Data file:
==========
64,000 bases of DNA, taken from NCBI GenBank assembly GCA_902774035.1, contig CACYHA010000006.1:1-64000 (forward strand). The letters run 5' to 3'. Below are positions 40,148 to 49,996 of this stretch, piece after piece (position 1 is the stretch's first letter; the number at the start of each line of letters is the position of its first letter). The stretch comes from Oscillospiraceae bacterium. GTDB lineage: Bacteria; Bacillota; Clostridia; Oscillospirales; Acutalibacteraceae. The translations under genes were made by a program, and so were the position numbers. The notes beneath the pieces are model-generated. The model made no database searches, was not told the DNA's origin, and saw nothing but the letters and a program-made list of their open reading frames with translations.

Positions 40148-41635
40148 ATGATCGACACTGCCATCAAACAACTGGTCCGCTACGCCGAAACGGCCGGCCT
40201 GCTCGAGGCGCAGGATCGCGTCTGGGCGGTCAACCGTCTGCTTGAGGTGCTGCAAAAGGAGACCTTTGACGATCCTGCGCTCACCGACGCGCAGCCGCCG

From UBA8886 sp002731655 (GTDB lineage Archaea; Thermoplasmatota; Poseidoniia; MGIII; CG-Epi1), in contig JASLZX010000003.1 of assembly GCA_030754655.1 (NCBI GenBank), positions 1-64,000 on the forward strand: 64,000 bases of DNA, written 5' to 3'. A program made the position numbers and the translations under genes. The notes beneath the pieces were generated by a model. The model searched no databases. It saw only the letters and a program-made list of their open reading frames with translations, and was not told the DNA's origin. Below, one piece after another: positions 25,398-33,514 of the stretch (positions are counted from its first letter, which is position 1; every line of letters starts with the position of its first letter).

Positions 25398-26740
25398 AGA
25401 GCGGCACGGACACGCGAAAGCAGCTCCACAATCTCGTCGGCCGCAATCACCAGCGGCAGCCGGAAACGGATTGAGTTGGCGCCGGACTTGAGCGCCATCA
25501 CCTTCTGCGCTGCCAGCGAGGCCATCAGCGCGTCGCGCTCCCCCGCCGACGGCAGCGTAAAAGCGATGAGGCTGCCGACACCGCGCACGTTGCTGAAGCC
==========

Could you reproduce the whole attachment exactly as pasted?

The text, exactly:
64,000 bases of DNA, taken from NCBI GenBank assembly GCA_902774035.1, contig CACYHA010000006.1:1-64000 (forward strand). The letters run 5' to 3'. Below are positions 40,148 to 49,996 of this stretch, piece after piece (position 1 is the stretch's first letter; the number at the start of each line of letters is the position of its first letter). The stretch comes from Oscillospiraceae bacterium. GTDB lineage: Bacteria; Bacillota; Clostridia; Oscillospirales; Acutalibacteraceae. The translations under genes were made by a program, and so were the position numbers. The notes beneath the pieces are model-generated. The model made no database searches, was not told the DNA's origin, and saw nothing but the letters and a program-made list of their open reading frames with translations.

Positions 40148-41635
40148 ATGATCGACACTGCCATCAAACAACTGGTCCGCTACGCCGAAACGGCCGGCCT
40201 GCTCGAGGCGCAGGATCGCGTCTGGGCGGTCAACCGTCTGCTTGAGGTGCTGCAAAAGGAGACCTTTGACGATCCTGCGCTCACCGACGCGCAGCCGCCG

From UBA8886 sp002731655 (GTDB lineage Archaea; Thermoplasmatota; Poseidoniia; MGIII; CG-Epi1), in contig JASLZX010000003.1 of assembly GCA_030754655.1 (NCBI GenBank), positions 1-64,000 on the forward strand: 64,000 bases of DNA, written 5' to 3'. A program made the position numbers and the translations under genes. The notes beneath the pieces were generated by a model. The model searched no databases. It saw only the letters and a program-made list of their open reading frames with translations, and was not told the DNA's origin. Below, one piece after another: positions 25,398-33,514 of the stretch (positions are counted from its first letter, which is position 1; every line of letters starts with the position of its first letter).

Positions 25398-26740
25398 AGA
25401 GCGGCACGGACACGCGAAAGCAGCTCCACAATCTCGTCGGCCGCAATCACCAGCGGCAGCCGGAAACGGATTGAGTTGGCGCCGGACTTGAGCGCCATCA
25501 CCTTCTGCGCTGCCAGCGAGGCCATCAGCGCGTCGCGCTCCCCCGCCGACGGCAGCGTAAAAGCGATGAGGCTGCCGACACCGCGCACGTTGCTGAAGCC